Last August, Aniak resident Joseph Yaska allegedly armed himself with an AK-47 and started to shoot at his neighbors. They ran for cover or hid in their homes. The shooting spree wounded several residents and killed Bruce “Gotor” Morgan II, age 24.
Today, Aniak is still struggling to make sense of what happened. Last Thursday, the village celebrated the life of "Gotor" Morgan with a crowded Forty Day Feast, a traditional memorial service that’s common in both Russian Orthodox and some Catholic communities.
Half the town filed into the community center to eat moose, turkey, and akutaq in his honor. Friends flew in from other villages to attend. Everyone knows everyone in a village like Aniak, and they all loved Morgan.
He was charismatic and athletic, an avid outdoorsman who loved talking to people. When he was the captain of Aniak’s high school basketball team, they won the state championship for the first time. In the early morning of August 27, Morgan planned to give a close friend and his children a ride. It was after midnight when Morgan set out to pick them up in his white truck. According to his uncle, Wayne Morgan, Gotor was just that kind of friend.
"That horrific night is not something you would ever suspect would happen in a small community," he said.
According to an affidavit filed by State Trooper Nicholas Hayes on the night that Morgan died, Aniak resident Joseph Yaska came home intoxicated and started to hit and kick his girlfriend. He then allegedly grabbed his AK-47 rifle and told her to run. Hayes wrote that Yaska, age 29, shot his girlfriend twice as she tried to get away from him, then directed his fire at Morgan’s truck. Witnesses observed Yaska firing on the truck twice: once from his porch at a distance, and once at closer range. He reportedly aimed for the seat where Morgan was sitting.
The shooting spree shocked and baffled many Aniak residents. People here know Joseph Yaska, and they didn’t see this coming. While Yaska and Gotor weren’t close, Wayne Morgan says that they were mutual acquaintances and friendly. Several people in Aniak were friends with both of them.
"You don’t expect anything like this to happen," said Wayne Morgan. "There was some drinking and domestic violence going on that got out that night, out of the house and into the community."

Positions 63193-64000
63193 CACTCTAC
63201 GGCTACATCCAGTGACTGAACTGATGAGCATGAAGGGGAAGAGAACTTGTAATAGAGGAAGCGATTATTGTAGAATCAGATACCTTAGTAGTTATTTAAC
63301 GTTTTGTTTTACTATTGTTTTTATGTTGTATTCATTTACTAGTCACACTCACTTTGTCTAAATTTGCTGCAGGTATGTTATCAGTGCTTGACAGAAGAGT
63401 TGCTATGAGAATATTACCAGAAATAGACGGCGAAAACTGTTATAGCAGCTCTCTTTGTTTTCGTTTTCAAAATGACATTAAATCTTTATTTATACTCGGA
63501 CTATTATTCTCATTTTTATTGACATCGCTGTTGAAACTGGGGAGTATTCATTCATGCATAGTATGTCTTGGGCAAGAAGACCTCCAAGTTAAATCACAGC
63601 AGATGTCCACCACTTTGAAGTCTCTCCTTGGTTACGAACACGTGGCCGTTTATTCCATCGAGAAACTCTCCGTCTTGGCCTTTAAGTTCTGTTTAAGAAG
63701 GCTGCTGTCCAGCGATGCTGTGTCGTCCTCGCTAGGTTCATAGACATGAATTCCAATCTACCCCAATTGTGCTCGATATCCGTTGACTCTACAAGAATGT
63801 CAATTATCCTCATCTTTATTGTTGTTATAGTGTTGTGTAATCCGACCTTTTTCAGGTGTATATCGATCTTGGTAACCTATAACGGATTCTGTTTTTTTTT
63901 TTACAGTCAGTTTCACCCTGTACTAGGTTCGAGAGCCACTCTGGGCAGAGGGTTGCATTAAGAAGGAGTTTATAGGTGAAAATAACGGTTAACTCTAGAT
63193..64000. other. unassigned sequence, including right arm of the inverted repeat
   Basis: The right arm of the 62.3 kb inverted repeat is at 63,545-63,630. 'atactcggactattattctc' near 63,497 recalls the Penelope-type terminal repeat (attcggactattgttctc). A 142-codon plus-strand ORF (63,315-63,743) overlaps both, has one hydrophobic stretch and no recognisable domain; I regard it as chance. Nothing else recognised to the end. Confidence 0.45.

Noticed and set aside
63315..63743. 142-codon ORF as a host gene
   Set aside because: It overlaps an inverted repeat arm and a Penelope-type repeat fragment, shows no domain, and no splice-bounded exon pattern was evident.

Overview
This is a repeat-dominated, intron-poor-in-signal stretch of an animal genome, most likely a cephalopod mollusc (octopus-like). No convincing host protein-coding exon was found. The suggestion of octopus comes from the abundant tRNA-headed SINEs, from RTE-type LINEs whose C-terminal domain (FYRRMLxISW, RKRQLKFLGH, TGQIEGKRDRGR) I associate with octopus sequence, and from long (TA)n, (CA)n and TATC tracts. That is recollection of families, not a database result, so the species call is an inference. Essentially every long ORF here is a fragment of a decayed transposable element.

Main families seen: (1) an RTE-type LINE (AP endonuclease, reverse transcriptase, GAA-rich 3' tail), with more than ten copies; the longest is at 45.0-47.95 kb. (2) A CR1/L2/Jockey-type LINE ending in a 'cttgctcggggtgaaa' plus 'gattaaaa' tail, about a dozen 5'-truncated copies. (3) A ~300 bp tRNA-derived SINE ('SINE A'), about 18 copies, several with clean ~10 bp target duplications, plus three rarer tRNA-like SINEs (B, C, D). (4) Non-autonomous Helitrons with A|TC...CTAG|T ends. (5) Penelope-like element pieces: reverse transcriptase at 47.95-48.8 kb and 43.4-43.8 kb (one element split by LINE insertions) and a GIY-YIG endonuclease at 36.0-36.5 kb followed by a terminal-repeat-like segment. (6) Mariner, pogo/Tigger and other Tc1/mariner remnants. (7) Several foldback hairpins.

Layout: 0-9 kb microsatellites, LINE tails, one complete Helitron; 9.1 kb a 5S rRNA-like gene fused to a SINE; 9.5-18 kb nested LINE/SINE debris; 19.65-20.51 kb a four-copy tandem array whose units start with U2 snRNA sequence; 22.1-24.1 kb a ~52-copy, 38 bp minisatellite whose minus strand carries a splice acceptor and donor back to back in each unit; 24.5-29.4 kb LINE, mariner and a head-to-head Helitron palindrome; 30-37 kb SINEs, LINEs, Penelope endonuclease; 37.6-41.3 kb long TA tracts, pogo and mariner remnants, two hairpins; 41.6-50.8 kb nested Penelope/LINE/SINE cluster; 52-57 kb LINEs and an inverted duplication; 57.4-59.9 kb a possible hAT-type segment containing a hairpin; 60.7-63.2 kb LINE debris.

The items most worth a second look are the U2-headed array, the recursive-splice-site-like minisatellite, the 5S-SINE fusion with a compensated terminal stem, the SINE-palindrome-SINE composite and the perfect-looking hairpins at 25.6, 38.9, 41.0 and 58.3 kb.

This isn’t the first time that Yaska’s been accused of violence. In 2011, he pled guilty to punching his girlfriend several times. In 2016 she filed a restraining order against him and claimed that he’d hurt her repeatedly; she dissolved the order about a week later. But in a message exchange yesterday, his sister, Patty Yaska, described him as a kind and funny family man. She insisted that he is not a violent person.
“Only God knows the circumstances that my brother endured, but he is the most loving father,” she wrote. “I’m very sorry and saddened by what happened that night, and what happened to Gotor. It breaks my heart.”
For the time being, Aniak residents are supporting each other; they’ve held candlelight vigils and prayed for the families involved. Wayne Morgan says that he takes some solace in Gotor's young son, an active and happy three-year-old who looks exactly like his father. He encourages Gotor's friends to speak up about what happened.
"It’s best to talk to someone and don’t hold it in," he said. "It’s no one’s fault, what happened to Gotor. His best friends might feel that they could have done something, should have done something. Please don’t feel like it was anyone’s fault."
Joseph Yaska is charged with murder in the first degree and attempted murder in the first degree, among other charges. His next hearing is scheduled for October 19.